Japanese Startup Built The World's First Android Lightning Wallet With Bitcoin Full Node


'Lightning Network' is considered the transactions for the future of cryptocurrencies.

It allows instant payments, where parties won't have to worry about block confirmation times, more secured, faster, cheaper, scalable, and also cross-blockchains.

And here, Japan-based startup Nayuta announced the launch of what it claims is the world's first application capable of utilizing a “Bitcoin full node and SPV [simplified payment verification] node” on mobile devices.

With the Nayuta Android app, users can tap into the payment system in one of two ways: by using the baked-in Bitcoin "full node" for added security or, they can switch to a SPV version (Neutrino), which isn't quite as secure, but takes up much less space on the users' device.

Nayuta claims it is the first developer to add a full node to its wallet, making the esoteric sovereignty-preserving technology a bit easier to use.

Nayuta app
Using the Nayuta Wallet app on any Android device, users can start playing with a Bitcoin full node and Lightning Network. (Credit: Nayuta)

According to Nayuta on its news web page:

"Generally speaking, running a full node gives users improved privacy, security, and self-sovereignty. A full node usually runs on a PC due to the necessity of the high-performance CPU, broadband Internet connection with high speed, and large storage. However, recently some ideas on running it on smartphone have came out."

Nayuta said on a Medium post that it used a fork of the project ABCore, which makes it easier for it to run a full node on Android devices.

"Using a full node is the only way to really know if you received bitcoin, if you don't use a full node you are always trusting somebody to a degree, whether that would be the wallet company's node or the miners," said Christian Moss, Nayuta's project leader and mobile app developer.

Full nodes can take hours to download, but they're the most secure way of transacting Bitcoin as users don't have to trust anyone to ensure that they have the correct transaction data. Making a full node easy to run has long been a primary goal for many Bitcoin developers in the community.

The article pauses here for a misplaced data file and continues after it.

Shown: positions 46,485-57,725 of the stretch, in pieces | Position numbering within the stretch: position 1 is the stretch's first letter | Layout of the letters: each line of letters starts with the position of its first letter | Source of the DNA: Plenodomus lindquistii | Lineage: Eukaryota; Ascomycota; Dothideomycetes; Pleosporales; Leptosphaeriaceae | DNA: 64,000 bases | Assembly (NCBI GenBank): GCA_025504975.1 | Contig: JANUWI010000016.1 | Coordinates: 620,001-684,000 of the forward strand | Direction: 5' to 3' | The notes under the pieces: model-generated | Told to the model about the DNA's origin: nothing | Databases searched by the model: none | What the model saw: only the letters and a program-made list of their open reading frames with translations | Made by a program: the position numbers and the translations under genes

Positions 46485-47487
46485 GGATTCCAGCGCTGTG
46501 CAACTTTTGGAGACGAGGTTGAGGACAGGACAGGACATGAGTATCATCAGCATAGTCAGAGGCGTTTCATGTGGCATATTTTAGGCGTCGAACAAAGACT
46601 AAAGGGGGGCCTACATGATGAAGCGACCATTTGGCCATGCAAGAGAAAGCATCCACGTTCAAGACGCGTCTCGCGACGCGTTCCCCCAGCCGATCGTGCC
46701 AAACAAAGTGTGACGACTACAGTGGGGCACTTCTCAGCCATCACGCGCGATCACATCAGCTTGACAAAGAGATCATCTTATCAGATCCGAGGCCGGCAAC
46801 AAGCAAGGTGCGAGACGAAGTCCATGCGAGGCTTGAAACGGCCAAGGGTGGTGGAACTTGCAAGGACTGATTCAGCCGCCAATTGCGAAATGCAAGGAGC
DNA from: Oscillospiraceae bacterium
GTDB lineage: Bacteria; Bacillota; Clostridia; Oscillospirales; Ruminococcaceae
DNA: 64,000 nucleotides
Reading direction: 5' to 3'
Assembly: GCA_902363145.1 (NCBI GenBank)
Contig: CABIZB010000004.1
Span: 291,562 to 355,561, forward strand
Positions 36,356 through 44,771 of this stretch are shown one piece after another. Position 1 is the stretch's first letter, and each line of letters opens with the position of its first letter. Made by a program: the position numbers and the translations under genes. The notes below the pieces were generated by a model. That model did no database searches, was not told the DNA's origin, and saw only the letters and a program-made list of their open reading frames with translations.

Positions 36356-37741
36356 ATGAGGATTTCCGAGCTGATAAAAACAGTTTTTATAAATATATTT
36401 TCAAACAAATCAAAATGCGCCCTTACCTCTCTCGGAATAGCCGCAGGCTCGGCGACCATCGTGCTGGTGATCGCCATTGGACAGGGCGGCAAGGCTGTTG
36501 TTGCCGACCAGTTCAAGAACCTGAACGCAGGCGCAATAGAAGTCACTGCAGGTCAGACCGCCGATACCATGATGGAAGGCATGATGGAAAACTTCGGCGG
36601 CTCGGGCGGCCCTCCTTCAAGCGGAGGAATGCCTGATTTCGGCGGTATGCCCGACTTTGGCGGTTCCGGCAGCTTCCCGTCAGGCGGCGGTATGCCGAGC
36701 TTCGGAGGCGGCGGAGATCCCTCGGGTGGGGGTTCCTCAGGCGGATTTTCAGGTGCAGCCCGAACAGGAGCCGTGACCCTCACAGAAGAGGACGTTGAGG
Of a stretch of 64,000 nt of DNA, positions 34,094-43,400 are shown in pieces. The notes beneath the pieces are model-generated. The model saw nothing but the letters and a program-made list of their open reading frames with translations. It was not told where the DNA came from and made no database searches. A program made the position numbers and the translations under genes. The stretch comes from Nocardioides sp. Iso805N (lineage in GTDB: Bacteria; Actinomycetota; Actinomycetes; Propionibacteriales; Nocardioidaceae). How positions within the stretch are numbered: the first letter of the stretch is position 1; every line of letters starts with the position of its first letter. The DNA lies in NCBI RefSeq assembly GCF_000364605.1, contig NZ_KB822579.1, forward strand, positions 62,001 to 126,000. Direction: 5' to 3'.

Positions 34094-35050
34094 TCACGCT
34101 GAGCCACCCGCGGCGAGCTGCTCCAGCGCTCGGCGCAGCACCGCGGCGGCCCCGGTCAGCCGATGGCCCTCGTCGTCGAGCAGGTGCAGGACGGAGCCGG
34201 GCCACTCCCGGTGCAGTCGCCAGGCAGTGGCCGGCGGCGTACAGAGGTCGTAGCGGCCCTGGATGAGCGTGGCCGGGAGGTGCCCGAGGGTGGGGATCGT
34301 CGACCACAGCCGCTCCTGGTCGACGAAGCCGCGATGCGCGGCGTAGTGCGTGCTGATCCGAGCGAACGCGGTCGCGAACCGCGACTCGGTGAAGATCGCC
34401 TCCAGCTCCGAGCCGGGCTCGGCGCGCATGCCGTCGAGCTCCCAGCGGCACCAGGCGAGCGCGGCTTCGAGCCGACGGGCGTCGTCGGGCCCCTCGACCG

In addition to allowing users to choose either a full node or a SPV node, there's what Nayuta calls a third "hybrid" mode, which allows the wallet to automatically bounce between the two.

“The full node Lightning wallet is on mobile, so when people are out and about using the mobile wallet and they have limited data and battery life, it makes sense to use the hybrid. Then, when they are at home with their mobile phone charging and on WiFi, the full node can start syncing and validating the blockchain,” Moss explained.

He is optimistic it will only get easier to run a Bitcoin full node on a mobile device over time.

"Whilst this current implementation of a full node lightning wallet is not as super user-friendly we think that research and development in this direction is a no-brainer for Bitcoin. [In] the future, as smartphones become more powerful, running a full node could have a similar UX experience as running a light client wallet," he said


The Japanese company Nayuta is best known for releasing the fourth Lightning Network client which operates on the grounds of the BOLT protocol, Ptarmigan. The company has published the installation kit for its wallet on GitHub.

All Android devices should be compatible with Nayuta’s wallet software, with the full validating node automatically get pruned according to the device's storage space availability.

Previously, running Bitcoin and Lightning nodes required static hardware and a remote connection. But thanks to the contributions of Blockstream developer Lawrence Nahum, who worked extensively on the ABCore project, the full Bitcoin nodes can run on any Android phone with enough storage space.

Nayuta's app was first introduced back in October 2019 during The Lightning Conference in Berlin, installed in HTC’s Exodus 1s.

What should be noted here is that, Nayuta’s wallet doesn’t make use of the proprietary Ptarmigan Lightning implementation and instead uses the more popular LND.

"This product is actually separate from Ptarmigan," Moss clarified. ”Ptarmigan is for IOT devices, whereas this new release is a mobile app running on Android.”